High Quality 360 Feedback – Changing Mindsets
The importance of focusing on both mindsets and behavior when creating an action plan at the end of a 360-feedback process
In a recent post, Kevin Cashman reported new research with a large sample size of managers and companies that clearly established, through quantitative assessment, that the managers in companies with higher financial performance had higher self-awareness than the managers of lower performing companies. Wow! How to act on this knowledge?
Theoretically, one way to increase self-awareness in a company’s leaders is to give them 360 feedback. Possibly. But it really depends on how the 360 process is designed and implemented. I’ll say it bluntly: Instituting a 360-feedback process and leaving participants alone to become “self-aware” and interpret and act on the feedback (which some companies still do) is wishful thinking and a waste of time and money. At a bare minimum, 360 participants should be supported in three ways:
- They should receive an orientation (one-on-one or in a group) that shows them how to lean into the process and get the most out of it.
- A coach, trained to use the feedback instrument you’ve chosen, should help them interpret and “digest” the feedback.
- That same trained coach should help them create a solid action plan that gives them a clear template for the changes they want to make.
What about saving time and money doing steps 2 and 3 in a group setting? My experience is that, if you want the same results that a one-on-one orientation provides, the group approach still needs to be followed by some one-on-one time. You can save maybe 30 minutes of coach time per person by using both approaches, plus, if you have a good design for the group debrief, you can create a greater sense of camaraderie among the participants.
Even better – much better – Participants should also be provided with coaching sessions to help them implement their intended changes, and ensure that they stick. You’ve already made a substantial investment in their time and the company’s money by getting them to the action plan phase. You can now substantially leverage that investment by providing at least some coaching to get them started. Best of all, make sure the coaching includes a focus on self-leadership – teaching them how to sustain change by continuously experimenting toward more effective behavior and reaching out to others for feedback.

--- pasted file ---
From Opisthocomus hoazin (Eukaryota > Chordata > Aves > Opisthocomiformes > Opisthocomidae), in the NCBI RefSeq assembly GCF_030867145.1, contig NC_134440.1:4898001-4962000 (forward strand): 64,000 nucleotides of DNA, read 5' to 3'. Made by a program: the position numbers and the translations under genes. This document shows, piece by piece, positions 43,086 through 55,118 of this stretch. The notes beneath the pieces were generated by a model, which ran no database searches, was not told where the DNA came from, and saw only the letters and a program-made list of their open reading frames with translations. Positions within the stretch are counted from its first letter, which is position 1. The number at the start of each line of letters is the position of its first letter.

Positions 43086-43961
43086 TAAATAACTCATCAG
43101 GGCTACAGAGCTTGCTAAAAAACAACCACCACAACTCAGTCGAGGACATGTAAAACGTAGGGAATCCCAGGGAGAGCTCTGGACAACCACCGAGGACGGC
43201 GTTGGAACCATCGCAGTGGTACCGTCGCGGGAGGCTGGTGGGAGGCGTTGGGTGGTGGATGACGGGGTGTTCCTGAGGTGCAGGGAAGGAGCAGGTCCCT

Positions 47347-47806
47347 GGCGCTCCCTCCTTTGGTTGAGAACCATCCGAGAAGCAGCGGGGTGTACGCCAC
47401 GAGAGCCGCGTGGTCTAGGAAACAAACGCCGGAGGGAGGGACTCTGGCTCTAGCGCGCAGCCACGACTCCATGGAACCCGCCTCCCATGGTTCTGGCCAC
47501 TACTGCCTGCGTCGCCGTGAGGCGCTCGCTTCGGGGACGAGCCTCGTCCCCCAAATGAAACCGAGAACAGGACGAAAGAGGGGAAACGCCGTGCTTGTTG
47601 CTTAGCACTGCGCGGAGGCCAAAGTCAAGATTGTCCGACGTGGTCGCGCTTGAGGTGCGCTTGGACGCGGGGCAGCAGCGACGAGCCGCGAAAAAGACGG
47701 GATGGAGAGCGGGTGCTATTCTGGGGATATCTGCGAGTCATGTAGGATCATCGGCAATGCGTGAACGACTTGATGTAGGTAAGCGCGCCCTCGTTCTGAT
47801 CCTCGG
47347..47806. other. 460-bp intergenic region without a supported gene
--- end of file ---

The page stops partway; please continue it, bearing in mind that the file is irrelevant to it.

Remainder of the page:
The importance of both mindsets and behavior when creating an action plan.
In the Development Planner that accompanies the Leadership Agility 360, we have a format that helps managers get very clear about each behavior they want to change. (We usually recommend no more than three changes at a time). Briefly but specifically, they describe the current (soon to be “old”) behavior. Then: What will the new behavior look like?
This is about as far as most 360 action plans go. But at this point, our certified Leadership Agility 360 coaches are trained to ask: What is the new (or shift in) mindset, attitude, feeling, or assumption, that will make it feel easy and natural to change to the new behavior? This often leads to an in-depth coaching conversation, which inevitably includes becoming aware of the mindset that underlies the “old” behavior. What a difference that makes! The mindset shift becomes a reference point to which the manager can return repeatedly, making it easier and easier to internalize a new approach to leadership.
Also, at the beginning of the 360 process, our coaches help their clients clarify their key leadership initiatives, telling them that these initiatives will provide one important reference point in their choice of (mindset and) behavioral changes to work on. Then, once their action plan is complete, coaches help clients visualize how making these changes will enhance their ability to accomplish their leadership initiatives, clarifying the specific situations where they most want to practice leading in new ways.